M. serpihyoideus and M. stylohyoideus are innervated by R. hyoideus of N. facialis (PNS Annot. 23; Baumel,1975).  M. serpihyoideus meets the corresponding muscle from the opposite side in a median raphe ventral to the Urohyale, and is functionally related to mechanical support of the gular region, perhaps moreso than direct movement within the hyolingual apparatus, hence it is considered part of the "external hyolingual musculature" (Zweers,1982). 

(28)  M. stylohyoideus. Synonymy: M. basibranchialis mandibularis, pars lateralis (Vanden Berge,1975; see also Homberger and Meyers,1989).  In terms of its embryonic development from the muscle primordium associated with the hyoid arch, Kallius (1905) indicated that it was a homolog of the same muscle in mammals, and that M. stylohyoideus and M. serpihyoideus are innervated by R. hyoideus of N. facialis (PNS Annot. 24; Baumel,1975).  By way of  (1) proximal attachments on the lateral and ventral aspects of Pars caudalis of the mandible, including Proc. retroarticularis if present, and (2) distal attachments on the hyolingual apparatus (Os basihyale), M. stylohyoideus is functionally an "extrinsic hyolingual muscle" (Zweers,1982); Figs. 6.6,7.

(29)  M. branchiomandibularis.  Synonymy:  M. mandibularis epibranchialis (Vanden Berge,1975); M. geniohyoideus (Zweers, 1974; 1982; see also Homberger and Meyers,1989).   A complex muscle in some avian groups (Psittaciformes, Homberger,1986), derived from the muscle primordium associated with the third pharyngeal arch, and innervated by N. glossopharyngeus (PNS Annot. 60).  Pars  rostralis and Pars caudalis are both present in many taxa.  Bhattacharyya (pers. comm.) reports that the attachment on the lateral aspect of the ramus of the mandible, though less common, occurs in a number of passerine as well as non-passerine birds.  Both parts ensheathe the horn of the hyoid on which they insert.

(30)  M. interceratobranchialis [ceratohyoideus]. Considered to be derived from the mandibular muscle primordium (Kallius,1905, but see McClearn and Noden, 1988) although topographically distinctly separated from M. intermandibularis, it is associated primarily with the hyoglossal musculature; see Fig. 6.8.  It is innervated by R. intermandibularis of N. mandibularis (PNS Annot. 14;  Baumel,1975).  Although Zweers (1982) considered the muscle to be part of the functional "external hyolingual musculature," it may be an element of the "intrinsic" musculature, connecting the horns of the hyoid (Cornu branchiale) to each other by way of a ventral midline raphe.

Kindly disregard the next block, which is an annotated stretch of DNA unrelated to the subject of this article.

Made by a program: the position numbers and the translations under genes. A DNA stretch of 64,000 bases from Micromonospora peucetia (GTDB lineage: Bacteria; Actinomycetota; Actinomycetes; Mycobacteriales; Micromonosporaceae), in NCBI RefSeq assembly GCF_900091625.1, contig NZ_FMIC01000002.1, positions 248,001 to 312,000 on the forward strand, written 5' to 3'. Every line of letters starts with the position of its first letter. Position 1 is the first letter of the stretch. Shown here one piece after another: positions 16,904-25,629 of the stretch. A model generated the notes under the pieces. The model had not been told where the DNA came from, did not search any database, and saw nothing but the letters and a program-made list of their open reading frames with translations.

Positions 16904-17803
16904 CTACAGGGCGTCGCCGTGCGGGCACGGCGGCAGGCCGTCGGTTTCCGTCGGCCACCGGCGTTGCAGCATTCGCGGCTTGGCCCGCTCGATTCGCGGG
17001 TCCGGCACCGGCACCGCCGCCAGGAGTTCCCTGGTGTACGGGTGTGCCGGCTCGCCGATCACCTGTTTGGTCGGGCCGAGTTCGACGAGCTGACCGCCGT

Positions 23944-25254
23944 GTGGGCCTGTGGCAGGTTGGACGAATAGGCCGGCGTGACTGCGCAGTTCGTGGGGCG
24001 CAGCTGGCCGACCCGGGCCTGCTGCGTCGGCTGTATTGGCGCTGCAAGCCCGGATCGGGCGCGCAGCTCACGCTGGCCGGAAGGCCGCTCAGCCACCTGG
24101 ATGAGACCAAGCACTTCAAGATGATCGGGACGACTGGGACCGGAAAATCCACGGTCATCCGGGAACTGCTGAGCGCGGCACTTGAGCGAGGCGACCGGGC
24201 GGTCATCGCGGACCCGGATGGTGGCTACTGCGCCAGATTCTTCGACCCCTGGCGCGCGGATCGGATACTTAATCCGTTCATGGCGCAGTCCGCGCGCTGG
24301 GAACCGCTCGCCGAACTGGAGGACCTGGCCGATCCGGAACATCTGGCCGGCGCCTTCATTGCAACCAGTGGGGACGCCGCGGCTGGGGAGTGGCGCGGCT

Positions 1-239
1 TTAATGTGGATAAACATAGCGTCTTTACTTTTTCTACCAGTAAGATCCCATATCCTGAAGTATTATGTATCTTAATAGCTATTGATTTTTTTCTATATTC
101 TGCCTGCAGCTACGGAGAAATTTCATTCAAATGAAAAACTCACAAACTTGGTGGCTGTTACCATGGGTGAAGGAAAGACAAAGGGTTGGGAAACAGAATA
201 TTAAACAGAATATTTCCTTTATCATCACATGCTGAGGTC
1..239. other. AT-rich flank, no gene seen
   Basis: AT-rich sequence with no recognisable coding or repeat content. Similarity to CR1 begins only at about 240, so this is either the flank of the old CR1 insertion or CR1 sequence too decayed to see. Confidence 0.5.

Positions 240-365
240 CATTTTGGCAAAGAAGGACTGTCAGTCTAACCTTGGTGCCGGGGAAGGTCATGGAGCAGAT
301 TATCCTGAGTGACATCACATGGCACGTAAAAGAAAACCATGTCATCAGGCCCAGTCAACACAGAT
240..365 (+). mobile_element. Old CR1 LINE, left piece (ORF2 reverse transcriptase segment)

(31)  M.  ceratoglossus.  This muscle connects the Ceratobranchiale with the Paraglossum; see Fig. 6.09B. Homberger (1986) has provided a very complete description of this muscle in the psittacine birds and has given an excellent discussion on the problems of synonymy associated with this muscle; see also Homberger and Meyers (1989).

(32)  M. hyoglossus rostralis [medialis]. Synonymy: M. paraglossobasibranchialis medialis (Vanden Berge,1975); for a complete synonymy, see Homberger and Meyers, 1989.  This intrinsic hyolingual muscle attaches on most of the ventral surface of the Paraglossum and Os basihyale (Osteo. Annot. 80, 81) immediately caudal to the paraglossum.  The terms "rostralis" or "medialis" describe its position relative to M. hyoglossus obliquus (Annot. 33).  See Fig. 6.8 

(33)  M. hyoglossus obliquus [lateralis].  Synonymy: M. paraglossobasibranchialis lateralis (Vanden Berge,1975); for a complete synonymy, see Homberger and Meyers, 1989. The transverse or oblique-transverse orientation of the muscle fasciculi from Os basihyale toward the attachment on the cornua of the paraglossum (Osteo. Annot. 80) is the basis for the term "obliquus" (Fig. 6.8); the adjective, "lateralis," refers to the anatomical position of the muscle relative to M. hyoglossus rostralis [medialis] (Annot. 32).

(34)  M. hyoglossus transversus; M. mesoglossus; M. supraglossus.   These three muscles are considered to be unique to Psittaciformes in which they have been very well described and characterized by Homberger (1986).  She suggests that M. hyoglossus ("hypoglossus") transversus and M. mesoglossus are derived from M. hyoglossus rostralis ("anterior") and that M. supraglossus may have been derived from M. hyoglossus obliquus.

(35)  M. genioglossus [geniopharyngealis, Zweers, 1982].  M. genioglossus has one attachment on Rostrum mandibulae but the other attachment (insertion?) is somewhat variable: (1) on the hyobranchial skeleton or on the fascia of associated muscle, and (2) on the connective tissue underlying the oral mucosa lateral to the tongue (Bock et al., 1973).  Occasionally, the insertion is said to extend as far  caudally as the cricoid cartilage.  The muscle is considered a protractor of the hyolingual apparatus and part of the "external hyolingual musculature" (Zweers,1982).  It is absent in Gallus (Homberger and Meyers,1989), at least in the adult, but is said to be present in fetal development (Noden, 1983).

(36)  M. cricohyoideus dorsalis; M. cricohyoideus ventralis. These two muscles connect Os basihyale with Cartilago cricoidea.  With M. hyovalvularis and M. tracheovalvularis, they form the principal musculature of the avian oropharynx,  integrated into the functional apparatus directly governing movements of the "ventral pharyngeal valves" and "pharyngeal scrapers", independent from lingual, glottal and beak movements (Columba, Zweers,1982; Zweers and Berkhoudt,1987; Heidweiller and Zweers,1990).  All four muscles are more fully described in Resp. Annot. 45, and Figs. 8.